FILA Submission Wrestling Rules: Penalties and Disqualifications

In FILA Sub-Wrestling, penalties are given when a fighter commits one of the following five actions:

– Illegal Holds (to manipulate joints or to make an opponent fall, exposing his/her back, or bending his/her arms with the use of the legs)

– Wrestling moves that involve contact to the larynx

– Headbutts

– Biting

– Groin Attacks

The first three offenses are punished with one point against the penalized fighter. If a fighter commits two or more of these offenses, his opponent is awarded one point and the penalized fighter receives a yellow card.

A second yellow card is followed by a red card and the opponent’s victory, while two red cards lead to disqualification.

In case of a knockdown or a situation when the referee’s attention is drawn by the fighters’ excessive holding, the points are given according to who had done that restraining before.

FILA Submission Wrestling Rules: Victory Conditions

The submission victory is achieved as soon as the opponent submits, whether verbally or by tapping the mat repeatedly.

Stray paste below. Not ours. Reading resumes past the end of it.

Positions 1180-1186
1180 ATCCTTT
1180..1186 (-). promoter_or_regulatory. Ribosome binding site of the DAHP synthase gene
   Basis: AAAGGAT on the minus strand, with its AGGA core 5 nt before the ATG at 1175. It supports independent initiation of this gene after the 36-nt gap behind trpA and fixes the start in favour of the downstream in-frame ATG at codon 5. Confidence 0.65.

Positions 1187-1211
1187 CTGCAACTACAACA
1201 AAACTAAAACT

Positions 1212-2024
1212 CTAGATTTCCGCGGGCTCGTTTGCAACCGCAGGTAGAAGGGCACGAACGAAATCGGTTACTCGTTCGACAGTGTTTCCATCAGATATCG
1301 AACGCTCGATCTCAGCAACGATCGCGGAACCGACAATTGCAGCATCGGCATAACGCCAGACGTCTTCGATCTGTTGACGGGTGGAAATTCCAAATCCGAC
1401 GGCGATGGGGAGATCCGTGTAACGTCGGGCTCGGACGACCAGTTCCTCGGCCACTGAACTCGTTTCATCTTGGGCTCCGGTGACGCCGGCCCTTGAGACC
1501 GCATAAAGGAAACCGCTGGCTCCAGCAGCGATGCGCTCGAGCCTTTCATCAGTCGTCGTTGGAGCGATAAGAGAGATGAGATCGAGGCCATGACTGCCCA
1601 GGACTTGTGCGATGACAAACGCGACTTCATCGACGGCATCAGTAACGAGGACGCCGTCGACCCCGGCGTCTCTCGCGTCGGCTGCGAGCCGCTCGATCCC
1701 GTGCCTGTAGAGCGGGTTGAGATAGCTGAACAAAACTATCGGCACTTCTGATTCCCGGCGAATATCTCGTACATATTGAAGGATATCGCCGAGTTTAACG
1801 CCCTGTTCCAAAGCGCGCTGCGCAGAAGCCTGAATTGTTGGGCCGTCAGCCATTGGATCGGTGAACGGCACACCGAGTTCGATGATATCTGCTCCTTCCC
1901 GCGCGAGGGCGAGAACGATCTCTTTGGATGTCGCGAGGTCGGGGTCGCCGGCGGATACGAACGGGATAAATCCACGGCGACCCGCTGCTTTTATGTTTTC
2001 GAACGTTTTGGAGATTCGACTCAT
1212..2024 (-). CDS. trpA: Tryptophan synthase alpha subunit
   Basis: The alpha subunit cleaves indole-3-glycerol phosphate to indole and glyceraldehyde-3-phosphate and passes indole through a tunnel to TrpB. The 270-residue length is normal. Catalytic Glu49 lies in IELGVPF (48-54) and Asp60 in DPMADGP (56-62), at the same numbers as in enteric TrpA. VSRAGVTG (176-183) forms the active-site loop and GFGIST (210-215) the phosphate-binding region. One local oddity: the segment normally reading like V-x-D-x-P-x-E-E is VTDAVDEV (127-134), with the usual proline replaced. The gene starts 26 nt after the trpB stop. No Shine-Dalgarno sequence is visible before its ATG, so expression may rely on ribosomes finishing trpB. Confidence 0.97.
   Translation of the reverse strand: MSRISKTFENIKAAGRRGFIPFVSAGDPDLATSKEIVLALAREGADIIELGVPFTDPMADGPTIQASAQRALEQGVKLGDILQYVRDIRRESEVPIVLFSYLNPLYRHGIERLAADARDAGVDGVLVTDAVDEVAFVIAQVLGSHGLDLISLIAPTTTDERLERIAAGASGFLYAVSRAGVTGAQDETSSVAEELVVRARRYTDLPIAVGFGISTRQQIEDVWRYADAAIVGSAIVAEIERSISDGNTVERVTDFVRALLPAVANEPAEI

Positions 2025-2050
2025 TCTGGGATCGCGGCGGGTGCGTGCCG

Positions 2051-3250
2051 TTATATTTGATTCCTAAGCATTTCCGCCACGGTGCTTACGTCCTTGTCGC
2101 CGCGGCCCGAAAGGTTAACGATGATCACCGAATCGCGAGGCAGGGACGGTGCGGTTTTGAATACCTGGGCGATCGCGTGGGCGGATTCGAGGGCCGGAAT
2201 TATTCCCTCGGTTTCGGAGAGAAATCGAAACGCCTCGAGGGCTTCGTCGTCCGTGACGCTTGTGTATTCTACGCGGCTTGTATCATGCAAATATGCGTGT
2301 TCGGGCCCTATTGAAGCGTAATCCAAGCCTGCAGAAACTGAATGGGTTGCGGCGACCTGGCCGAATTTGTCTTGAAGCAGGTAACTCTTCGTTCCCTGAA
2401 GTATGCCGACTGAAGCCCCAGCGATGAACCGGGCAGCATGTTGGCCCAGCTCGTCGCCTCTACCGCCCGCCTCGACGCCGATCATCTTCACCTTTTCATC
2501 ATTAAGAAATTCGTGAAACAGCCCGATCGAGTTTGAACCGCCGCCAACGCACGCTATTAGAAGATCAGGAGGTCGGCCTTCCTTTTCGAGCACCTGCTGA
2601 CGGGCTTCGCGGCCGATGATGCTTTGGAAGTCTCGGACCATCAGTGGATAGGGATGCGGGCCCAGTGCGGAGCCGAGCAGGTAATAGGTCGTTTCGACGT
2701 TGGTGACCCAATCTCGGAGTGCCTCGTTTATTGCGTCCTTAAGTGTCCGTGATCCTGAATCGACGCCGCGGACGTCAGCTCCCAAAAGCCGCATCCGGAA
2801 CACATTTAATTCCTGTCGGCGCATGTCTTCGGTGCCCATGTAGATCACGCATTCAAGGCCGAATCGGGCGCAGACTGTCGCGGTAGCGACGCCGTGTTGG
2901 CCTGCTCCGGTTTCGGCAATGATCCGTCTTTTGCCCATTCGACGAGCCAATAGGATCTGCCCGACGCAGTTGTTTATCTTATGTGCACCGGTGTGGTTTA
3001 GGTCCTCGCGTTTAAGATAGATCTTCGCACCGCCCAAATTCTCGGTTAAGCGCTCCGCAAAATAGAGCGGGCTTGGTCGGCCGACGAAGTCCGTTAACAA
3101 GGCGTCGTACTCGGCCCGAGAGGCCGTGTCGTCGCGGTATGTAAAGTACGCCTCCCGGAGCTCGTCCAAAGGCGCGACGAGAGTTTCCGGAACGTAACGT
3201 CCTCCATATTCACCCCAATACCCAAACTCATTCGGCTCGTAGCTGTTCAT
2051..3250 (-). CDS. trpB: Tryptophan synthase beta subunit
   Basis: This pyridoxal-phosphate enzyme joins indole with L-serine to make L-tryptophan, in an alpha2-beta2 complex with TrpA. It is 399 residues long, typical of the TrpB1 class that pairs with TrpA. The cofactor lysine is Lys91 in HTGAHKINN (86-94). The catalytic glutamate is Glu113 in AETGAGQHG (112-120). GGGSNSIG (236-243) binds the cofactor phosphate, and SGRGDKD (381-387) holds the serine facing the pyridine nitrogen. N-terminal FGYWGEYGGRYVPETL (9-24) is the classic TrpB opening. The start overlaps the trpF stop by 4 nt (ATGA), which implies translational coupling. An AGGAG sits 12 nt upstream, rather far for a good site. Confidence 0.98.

It is possible to achieve victory by points, control, or disqualification. However, Submission Wrestling is a contact sport and the primary goal is to force your opponent to submit, so points are awarded rarely.

The athlete who led the score after three rounds is declared the winner. The duration of the rounds is five minutes each.

Submission Wrestling Vs Catch Wrestling: What’s the Difference?

It is very difficult to find two grappling fans who would agree on which of these forms of wrestling is superior.

The only thing that can be stated with certainty is that both are less popular than SAMBO, Judo, or Brazilian Jiu-Jitsu.

From a technical standpoint, Submission Wrestling is based on the same leg locks and chokes as Brazilian Jiu-Jitsu. In case of a tie at the end of a match, most competitions follow the “sudden victory” rule: the first athlete to achieve a submission gets full points for his performance.